Healthcare Information Security

Cybersecurity News

Phishing Attacks That Impersonate Trusted Individuals on the Rise

There was an 80 percent increase in phishing attacks that impersonated someone familiar to the targeted individual, according a study released August 28 by email security firm Mimecast.

phishing attack

Source: Thinkstock

By Fred Donovan

- There was an 80 percent increase in phishing attacks that impersonated someone familiar to the targeted individual, according a study released August 28 by email security firm Mimecast.

Mimecast found that there was one unstopped malicious link for every 50 emails that passed through incumbent security systems.

For the study, Mimecast inspected 142 million emails handled by incumbent email security systems, including Microsoft’s Office 365.

Nineteen million pieces of spam, 13,176 emails containing dangerous file types, and 15,656 malware attachments were missed by incumbent providers and delivered to users' inboxes, according to Mimecast’s analysis.

“Targeted malware, heavily socially-engineered impersonation attacks, and phishing threats are still reaching employee inboxes. This leaves organizations at risk of a data breach and financial loss,” said Mimecast Cybersecurity Strategist Matthew Gardiner. “Our latest quarterly analysis saw a continued attacker focus on impersonation attacks quarter-on-quarter.”

Phishing attacks can be costly for healthcare organizations in terms of lost PHI, reputation damage, and possible fines and lawsuits.

For example, Augusta University (AU) Health system has been plagued by phishing attacks over the last few years that have led to a series of data breaches. One in September 2017 was particularly costly, with PHI of 417,000 individuals exposed.

Information that might have been compromised in the September 2017 included patient addresses, dates of birth, medical record numbers, medical information, treatment information, surgical information, diagnoses, lab results, medications, dates of service and/or insurance information. For some victims, Social Security number and/or driver’s license number may have been involved as well.

In July, Iowa-based UnityPoint Health notified 1.4 million patients of a phishing attack that may have compromised their PHI.

UnityPoint Health said it discovered that a phishing attack had compromised its business email system and may have resulted in unauthorized access to PHI and other personal information for patients.

Patient information that might have been compromised included patient names, addresses, dates of birth, medical record numbers, medical information, treatment information, surgical information, diagnoses, lab results, medications, providers, dates of service, and/or insurance information.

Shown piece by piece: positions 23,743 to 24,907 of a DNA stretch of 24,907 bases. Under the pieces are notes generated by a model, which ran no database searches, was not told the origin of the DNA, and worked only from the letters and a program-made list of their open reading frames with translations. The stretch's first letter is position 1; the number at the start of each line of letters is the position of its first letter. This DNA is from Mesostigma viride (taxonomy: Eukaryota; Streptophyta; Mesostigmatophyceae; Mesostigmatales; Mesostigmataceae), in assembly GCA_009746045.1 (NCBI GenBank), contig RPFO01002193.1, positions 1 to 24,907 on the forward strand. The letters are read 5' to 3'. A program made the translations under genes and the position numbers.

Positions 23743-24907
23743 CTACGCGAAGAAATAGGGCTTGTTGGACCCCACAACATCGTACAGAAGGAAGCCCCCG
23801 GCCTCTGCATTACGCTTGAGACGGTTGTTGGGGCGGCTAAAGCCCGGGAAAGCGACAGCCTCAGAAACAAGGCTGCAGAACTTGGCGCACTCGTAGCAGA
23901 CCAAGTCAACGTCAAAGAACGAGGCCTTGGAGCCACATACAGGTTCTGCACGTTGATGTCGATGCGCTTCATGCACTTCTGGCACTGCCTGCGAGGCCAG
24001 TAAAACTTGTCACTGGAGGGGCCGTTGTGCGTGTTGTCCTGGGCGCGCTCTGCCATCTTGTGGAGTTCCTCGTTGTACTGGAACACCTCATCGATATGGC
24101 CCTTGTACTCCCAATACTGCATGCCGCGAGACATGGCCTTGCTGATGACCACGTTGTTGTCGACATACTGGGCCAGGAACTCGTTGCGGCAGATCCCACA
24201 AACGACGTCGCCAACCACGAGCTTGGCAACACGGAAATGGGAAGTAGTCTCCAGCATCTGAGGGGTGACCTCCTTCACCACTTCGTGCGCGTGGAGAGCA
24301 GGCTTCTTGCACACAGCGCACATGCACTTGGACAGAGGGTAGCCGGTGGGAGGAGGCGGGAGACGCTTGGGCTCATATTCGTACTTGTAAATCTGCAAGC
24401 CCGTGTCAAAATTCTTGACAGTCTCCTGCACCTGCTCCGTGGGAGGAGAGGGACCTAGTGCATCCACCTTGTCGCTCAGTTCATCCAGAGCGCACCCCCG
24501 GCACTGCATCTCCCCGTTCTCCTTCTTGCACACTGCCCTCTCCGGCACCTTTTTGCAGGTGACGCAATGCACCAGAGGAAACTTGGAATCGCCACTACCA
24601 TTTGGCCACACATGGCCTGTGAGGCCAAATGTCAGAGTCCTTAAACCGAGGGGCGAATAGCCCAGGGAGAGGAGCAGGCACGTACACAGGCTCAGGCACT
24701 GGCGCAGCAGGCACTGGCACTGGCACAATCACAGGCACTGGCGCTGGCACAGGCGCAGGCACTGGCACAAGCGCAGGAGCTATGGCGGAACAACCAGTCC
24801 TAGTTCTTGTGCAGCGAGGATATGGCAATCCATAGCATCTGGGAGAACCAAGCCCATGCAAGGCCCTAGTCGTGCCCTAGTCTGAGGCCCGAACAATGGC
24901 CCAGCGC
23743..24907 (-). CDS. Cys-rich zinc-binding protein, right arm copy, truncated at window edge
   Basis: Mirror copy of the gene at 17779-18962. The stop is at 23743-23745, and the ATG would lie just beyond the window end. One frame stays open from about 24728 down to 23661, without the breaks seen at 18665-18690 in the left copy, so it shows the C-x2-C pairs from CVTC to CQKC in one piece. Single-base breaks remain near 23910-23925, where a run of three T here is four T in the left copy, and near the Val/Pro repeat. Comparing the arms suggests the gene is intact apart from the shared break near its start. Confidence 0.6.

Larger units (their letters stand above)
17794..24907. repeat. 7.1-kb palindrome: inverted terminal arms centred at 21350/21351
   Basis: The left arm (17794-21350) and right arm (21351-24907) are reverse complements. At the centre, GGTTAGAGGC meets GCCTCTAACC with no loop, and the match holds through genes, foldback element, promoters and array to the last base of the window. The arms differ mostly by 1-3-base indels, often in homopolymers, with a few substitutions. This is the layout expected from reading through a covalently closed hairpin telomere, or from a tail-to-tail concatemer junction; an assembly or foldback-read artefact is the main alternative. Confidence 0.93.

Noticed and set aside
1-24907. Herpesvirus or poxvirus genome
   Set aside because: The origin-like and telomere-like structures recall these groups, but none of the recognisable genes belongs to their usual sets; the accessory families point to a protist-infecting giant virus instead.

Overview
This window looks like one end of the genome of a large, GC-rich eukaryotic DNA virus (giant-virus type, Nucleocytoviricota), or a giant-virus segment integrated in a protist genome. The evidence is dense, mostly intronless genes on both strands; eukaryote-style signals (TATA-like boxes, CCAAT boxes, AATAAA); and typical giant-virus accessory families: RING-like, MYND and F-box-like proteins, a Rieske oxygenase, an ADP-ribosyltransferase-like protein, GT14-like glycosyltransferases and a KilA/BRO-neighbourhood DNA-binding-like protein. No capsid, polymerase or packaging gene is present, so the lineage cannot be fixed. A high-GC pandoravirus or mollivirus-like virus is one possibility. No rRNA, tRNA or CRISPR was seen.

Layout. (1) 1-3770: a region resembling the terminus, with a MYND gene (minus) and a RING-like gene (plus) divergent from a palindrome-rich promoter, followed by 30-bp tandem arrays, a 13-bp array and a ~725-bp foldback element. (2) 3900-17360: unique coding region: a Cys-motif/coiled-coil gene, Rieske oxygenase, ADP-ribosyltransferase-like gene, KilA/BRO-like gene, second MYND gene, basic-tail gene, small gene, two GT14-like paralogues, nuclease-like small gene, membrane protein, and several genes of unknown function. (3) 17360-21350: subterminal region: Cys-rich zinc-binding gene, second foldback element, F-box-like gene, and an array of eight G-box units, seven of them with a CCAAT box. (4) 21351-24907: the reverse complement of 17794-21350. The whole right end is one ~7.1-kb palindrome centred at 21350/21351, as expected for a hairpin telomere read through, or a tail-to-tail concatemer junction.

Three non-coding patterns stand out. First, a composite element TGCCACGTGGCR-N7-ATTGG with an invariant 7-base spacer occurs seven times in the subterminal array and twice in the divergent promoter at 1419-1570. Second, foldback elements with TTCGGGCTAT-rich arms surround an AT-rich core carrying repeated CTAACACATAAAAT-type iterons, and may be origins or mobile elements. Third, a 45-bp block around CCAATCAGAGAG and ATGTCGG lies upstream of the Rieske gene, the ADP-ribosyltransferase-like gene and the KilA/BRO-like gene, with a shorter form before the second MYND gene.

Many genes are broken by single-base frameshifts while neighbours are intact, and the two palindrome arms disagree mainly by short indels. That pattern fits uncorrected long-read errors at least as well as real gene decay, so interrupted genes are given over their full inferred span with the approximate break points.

For some individuals, information may have included a Social Security number, driver's license number, credit and debit numbers, and bank account numbers.

And just this month, Oregon-based Legacy Health informed 38,000 patients that their PHI may have been exposed in a May phishing attack.

Legacy Health learned that some employees’ email accounts were compromised by an unauthorized third party because of the phishing attack.

Information that could have been exposed included patients’ name, dates of birth, health insurance information, billing information, medical information and, in some cases, Social Security numbers and driver’s license numbers.

To reduce the risks of phishing attacks, Osterman Research President Michael Osterman advised organizations to take the following steps: conduct an audit of the current security and compliance environment, establish detailed and thorough policies, implement best practices for users to follow, provide adequate security awareness training that is commensurate with the risk associated with each role, and deploy alternatives to employee-managed tools and services.

Healthcare organizations need to change in order to prevent phishing attacks from succeeding.

“Change is not expensive, but it has to be readily accepted. People have to be willing to devote some time and focus to improving the behavior of every user in the hospital so that at the end of the day those users become essentially control officers in the cyber program. They become a CISO’s best friend instead of a CISO’s worst nightmare,” said Alan Levine, a cybersecurity advisor to anti-phishing vendor Wombat Security.

In order to combat phishing, organizations need to train employees on how to spot and avoid phishing emails. They also need to adopt security best practices and deploy appropriate technology to lessen the chances that a phishing attack will succeed.

X

SIGN UP and gain free access to articles, white papers, webcasts and exclusive interviews on

HIPAA Compliance
BYOD
Cybersecurity
Data Breaches
Ransomware

Our privacy policy


no, thanks

Continue to site...